Description : The Lisbon Treaty reformed the foundations of the European Union and marked the culmination of a process of Treaty reform that began after the Treaty of Nice and spanned almost a decade. This book addresses the main innovations made by the new Treaty, examining its legal and political consequences in a reformed EU. The book is organized thematically around the principal issues that occupied those engaged in the reforms over the last decade. The chapters include analysis of the reform process itself and the political forces that shaped the relevant provisions of the Lisbon Treaty. The book contains detailed analysis of the relevant legal changes made by the Lisbon Treaty on each topic covered. This legal analysis is informed by broader literature from related disciplines, such as political science and international relations, since it is only by doing so that it is possible fully to understand the legal implications of the new provisions dealing with issues such as the inter-institutional division of power within the EU, the distribution of competence, the hierarchy of legal acts and the Charter of Rights. The book addresses the political and legal implications of the Treaty provisions, and the discussion is set against the background of the pre-existing legal and political regime, aiding a full understanding of the effect of the new rules contained in the Lisbon Treaty. This revised paperback edition includes a new chapter detailing the political reform process leading to the proposed Fiscal Union Treaty, and its potential legal implications.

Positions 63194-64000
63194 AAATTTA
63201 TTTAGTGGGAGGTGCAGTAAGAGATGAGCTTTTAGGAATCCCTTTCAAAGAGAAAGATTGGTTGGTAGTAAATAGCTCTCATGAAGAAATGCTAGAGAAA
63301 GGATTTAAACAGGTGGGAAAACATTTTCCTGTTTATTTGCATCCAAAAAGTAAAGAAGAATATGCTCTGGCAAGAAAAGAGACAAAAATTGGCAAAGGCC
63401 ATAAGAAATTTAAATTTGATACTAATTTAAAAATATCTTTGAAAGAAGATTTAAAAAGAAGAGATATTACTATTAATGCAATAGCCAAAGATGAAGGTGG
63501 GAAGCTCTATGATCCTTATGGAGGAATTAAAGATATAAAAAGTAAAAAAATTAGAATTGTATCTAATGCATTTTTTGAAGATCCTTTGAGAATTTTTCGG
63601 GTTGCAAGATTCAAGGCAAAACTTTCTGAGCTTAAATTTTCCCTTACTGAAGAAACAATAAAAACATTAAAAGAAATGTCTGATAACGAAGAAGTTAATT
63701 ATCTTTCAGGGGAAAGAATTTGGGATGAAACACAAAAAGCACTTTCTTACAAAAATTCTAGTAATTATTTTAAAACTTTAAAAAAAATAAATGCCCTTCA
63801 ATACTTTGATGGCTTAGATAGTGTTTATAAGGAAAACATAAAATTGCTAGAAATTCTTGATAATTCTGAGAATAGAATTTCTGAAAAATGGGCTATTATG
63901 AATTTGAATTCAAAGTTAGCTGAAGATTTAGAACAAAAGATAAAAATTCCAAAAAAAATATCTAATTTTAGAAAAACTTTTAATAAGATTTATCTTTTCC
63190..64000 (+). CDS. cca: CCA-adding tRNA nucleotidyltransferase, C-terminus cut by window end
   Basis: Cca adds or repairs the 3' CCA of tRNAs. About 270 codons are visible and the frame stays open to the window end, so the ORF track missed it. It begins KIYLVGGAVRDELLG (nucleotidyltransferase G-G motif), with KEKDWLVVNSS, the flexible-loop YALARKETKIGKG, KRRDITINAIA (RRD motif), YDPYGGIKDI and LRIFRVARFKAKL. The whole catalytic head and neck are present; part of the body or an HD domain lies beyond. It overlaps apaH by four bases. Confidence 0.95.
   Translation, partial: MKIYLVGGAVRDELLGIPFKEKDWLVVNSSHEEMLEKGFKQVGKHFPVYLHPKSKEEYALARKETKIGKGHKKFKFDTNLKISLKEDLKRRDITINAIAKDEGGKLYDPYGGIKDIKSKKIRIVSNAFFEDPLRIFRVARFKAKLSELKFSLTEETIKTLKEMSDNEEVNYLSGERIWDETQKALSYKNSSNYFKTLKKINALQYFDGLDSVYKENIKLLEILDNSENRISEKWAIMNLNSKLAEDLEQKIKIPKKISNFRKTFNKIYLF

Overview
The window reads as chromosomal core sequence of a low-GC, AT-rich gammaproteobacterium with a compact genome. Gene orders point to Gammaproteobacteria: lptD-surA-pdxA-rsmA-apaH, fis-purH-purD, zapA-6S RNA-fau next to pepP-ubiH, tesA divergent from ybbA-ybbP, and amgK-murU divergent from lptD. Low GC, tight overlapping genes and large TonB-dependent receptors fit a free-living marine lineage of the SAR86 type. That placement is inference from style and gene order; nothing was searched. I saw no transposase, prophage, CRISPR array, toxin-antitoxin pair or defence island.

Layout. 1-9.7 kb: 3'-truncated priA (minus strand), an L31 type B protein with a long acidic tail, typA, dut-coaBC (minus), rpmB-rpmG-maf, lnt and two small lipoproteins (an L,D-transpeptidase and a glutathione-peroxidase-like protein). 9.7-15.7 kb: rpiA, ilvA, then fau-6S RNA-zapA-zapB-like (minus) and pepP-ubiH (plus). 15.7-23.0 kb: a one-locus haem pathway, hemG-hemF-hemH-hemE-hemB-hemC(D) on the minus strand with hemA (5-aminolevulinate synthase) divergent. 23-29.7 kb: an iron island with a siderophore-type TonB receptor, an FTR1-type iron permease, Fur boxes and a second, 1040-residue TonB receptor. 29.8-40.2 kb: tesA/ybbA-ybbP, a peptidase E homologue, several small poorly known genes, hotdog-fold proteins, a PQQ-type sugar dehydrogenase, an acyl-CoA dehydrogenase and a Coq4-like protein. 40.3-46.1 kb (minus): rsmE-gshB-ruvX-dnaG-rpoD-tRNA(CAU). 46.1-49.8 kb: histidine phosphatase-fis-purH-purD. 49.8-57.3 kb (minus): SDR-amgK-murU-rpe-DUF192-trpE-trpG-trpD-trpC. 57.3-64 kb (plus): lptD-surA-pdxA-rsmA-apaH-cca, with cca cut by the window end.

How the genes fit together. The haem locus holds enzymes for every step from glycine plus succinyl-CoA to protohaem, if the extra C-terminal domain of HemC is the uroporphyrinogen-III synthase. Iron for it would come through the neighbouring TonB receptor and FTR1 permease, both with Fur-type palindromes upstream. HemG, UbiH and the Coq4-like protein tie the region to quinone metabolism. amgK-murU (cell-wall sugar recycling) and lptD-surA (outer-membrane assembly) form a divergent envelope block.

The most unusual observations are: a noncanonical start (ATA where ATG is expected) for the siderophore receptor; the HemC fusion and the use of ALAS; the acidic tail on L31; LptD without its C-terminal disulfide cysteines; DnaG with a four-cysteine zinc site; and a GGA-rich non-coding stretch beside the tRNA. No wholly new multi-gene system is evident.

Description : This book discusses the tradition and the institutions of federalism in the Eastern, Central and Western European countries and deals with many innovative issues such as multi-level-governance, network government, devolution, subsidiarity, asymmetry and functionalism. An assumption of the book is that the European enlargement and the new European constitution could result in two major evolutions in the future: one is a full federal state, the other is an institutional response to the effects of the technological innovations of our epoch.
Description : While the major trends in European integration have been well researched and constitute key elements of narratives about its value and purpose, the crises of integration and their effects have not yet attracted sufficient attention. This volume, with original contributions by leading German scholars, suggests that crises of integration should be seen as engines of progress throughout the history of European integration rather than as expressions of failure and regression, a widely held assumption. It therefore throws new light on the current crises in European integration and provides a fascinating panorama of how challenges and responses were guiding the process during its first five decades.